(Editor's Note: This is the second in a two-part series that explores preservation efforts in Petaluma).
The way Petaluma historian Katherine Rinehart sees it, there are a multitude of unkempt landmarks that could be saved from "demolition by neglect" if the city seeks Certified Local Government, or CLG, designation.
Rinehart highlighted six historic structures that tell the stories of Petaluma's past but have fallen by the wayside from years of neglect. Each stands to benefit from improved funding and more consistent planning, which advocates say CLG status can help provide by encouraging partnerships between local governments, the State Historic Preservation Office and the National Park Service.
The Silk Mill
Perhaps Petaluma's most well known landmark, the Silk Mill was the very first mill of its kind west of the Mississippi. Listed on the National Register of Historic Places and the California Register of Historic Resources, the mill was originally home to San Francisco's Carlson-Currier Silk Manufacturing Company. In the 1940s, Sunset Line & Twine Company took residence in the building, manufacturing silk parachutes for World War II and cords for parachutes used in the Apollo and Gemini space programs.
For a decade, the building has been closed and slowly degrading. Recently, Rinehart and other concerned citizens banded together to nominate the Silk Mill for the National Trust for Historic Preservation's 2014 list of America's 11 Most Endangered Historic Places.
Rinehart said the group should find out this month whether or not the mill made list. Such recognition, she said, would give the Silk Mill national attention, thereby attracting developers who might have the money and the expertise to take on such an enormous rehabilitation project.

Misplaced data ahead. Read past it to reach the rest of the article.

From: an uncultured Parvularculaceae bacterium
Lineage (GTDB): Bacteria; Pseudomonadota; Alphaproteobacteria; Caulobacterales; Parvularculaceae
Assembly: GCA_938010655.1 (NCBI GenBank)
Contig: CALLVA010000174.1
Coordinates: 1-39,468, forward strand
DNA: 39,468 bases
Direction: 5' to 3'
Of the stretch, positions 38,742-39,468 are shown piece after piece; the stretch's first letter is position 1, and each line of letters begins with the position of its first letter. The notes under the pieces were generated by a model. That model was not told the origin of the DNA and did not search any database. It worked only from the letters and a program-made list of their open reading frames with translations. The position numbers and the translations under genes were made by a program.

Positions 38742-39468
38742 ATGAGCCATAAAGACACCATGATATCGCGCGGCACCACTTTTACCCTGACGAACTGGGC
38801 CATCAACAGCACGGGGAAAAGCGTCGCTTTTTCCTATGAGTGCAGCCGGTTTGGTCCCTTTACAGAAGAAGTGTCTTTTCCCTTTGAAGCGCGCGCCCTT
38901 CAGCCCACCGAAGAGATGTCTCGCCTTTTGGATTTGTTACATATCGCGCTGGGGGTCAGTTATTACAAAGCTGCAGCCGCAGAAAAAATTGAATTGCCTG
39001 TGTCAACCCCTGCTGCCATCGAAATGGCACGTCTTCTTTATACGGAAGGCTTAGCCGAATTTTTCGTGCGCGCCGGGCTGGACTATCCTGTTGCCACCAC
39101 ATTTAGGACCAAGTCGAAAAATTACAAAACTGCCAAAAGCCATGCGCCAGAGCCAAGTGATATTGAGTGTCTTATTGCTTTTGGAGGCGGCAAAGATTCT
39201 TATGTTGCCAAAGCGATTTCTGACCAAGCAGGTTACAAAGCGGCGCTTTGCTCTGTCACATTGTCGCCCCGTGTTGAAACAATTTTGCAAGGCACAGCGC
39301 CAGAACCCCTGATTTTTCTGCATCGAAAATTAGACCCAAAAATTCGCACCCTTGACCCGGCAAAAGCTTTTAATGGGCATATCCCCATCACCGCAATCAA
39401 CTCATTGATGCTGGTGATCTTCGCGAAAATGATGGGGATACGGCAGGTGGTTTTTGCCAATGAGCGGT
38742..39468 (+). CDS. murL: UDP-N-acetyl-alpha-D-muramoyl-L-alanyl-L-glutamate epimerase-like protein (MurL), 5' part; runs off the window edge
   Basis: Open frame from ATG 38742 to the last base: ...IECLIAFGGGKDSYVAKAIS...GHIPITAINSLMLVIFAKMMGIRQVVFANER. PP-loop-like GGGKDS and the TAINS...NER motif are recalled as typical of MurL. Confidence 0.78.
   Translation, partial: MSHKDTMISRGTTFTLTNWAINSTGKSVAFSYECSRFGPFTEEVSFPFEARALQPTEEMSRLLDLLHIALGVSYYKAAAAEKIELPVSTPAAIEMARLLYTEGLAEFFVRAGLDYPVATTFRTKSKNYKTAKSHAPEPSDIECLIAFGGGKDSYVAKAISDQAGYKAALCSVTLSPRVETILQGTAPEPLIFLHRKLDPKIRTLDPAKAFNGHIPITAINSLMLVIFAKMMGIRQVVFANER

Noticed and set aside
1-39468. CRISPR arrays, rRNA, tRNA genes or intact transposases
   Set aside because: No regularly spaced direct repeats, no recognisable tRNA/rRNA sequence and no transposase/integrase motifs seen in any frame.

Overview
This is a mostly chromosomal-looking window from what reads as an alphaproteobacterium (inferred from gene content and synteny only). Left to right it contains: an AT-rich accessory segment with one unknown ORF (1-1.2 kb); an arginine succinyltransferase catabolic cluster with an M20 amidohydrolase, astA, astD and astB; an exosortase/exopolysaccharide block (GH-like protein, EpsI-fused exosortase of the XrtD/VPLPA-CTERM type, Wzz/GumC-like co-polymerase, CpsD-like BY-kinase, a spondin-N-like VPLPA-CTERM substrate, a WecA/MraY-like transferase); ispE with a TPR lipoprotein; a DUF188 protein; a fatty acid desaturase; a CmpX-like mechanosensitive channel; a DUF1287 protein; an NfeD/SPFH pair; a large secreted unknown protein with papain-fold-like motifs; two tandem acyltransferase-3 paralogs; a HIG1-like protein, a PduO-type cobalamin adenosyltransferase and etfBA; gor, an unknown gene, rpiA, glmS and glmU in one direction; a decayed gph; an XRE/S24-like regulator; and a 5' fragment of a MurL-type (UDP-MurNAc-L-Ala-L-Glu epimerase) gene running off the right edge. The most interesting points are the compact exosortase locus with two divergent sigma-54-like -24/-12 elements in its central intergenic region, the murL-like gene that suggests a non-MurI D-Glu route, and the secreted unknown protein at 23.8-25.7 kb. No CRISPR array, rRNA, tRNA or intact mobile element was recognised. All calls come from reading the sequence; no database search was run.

The Railroad Trestle
Petaluma's historic 500-foot long railroad trestle was once the foundation for the Petaluma Trolley. Built in 1904, the trolley was part of the Petaluma & Santa Rosa Railroad, which transported passengers between Sonoma County and the San Francisco Bay Area. The Petaluma & Santa Rosa Railroad was the only interurban passenger and freight railroad in Sonoma County.
To begin restoring the trestle, and ultimately bring the trolley back to Petaluma, a Coastal Conservancy Grant was awarded to the city in October 2010 for $475,000, with a local match requirement of $25,000. Between 2011 and 2013, that grant funded the design engineering, environmental assessment and construction documents needed for the trestle's renovation.
Project Manager Diane Ramirez said the next step for the city is to secure construction funds, which now amount to about $5 million.
The Masciorini House
In 1872, Swiss immigrant Joseph Giuseppe Masciorini, now known as the patriarch of one of Petaluma's founding families, settled near Sear's Point. In 1906, he purchased the 246-acre John D. Ellis ranch on Lakeville Highway, and five years later, the Masciorini House was built.
Today, the house sits near the Ellis Creek Water Recycling Facility, boarded up with occasional landscape maintenance. The building's roof was replaced in 2007 to help the structure maintain its integrity, but currently there is no upkeep or preservation work planned.
The Polly Hannah Klaas Performing Arts Center
Located across from City Hall on Western Avenue, the old Petaluma Christian Church was constructed in 1910. After the church vacated the building in the 1970s, the city bought the property with plans to level the structure to build a parking lot. Instead, Petaluma preservationists were able to designate the building as a historic landmark. The church building was dedicated in 1994 to Polly Klaas, a Petaluma 12 year old who was kidnapped and murdered. Klaas loved the stage, and it was decided that Cinnabar Theater would take over after the space was renovated — but it never was.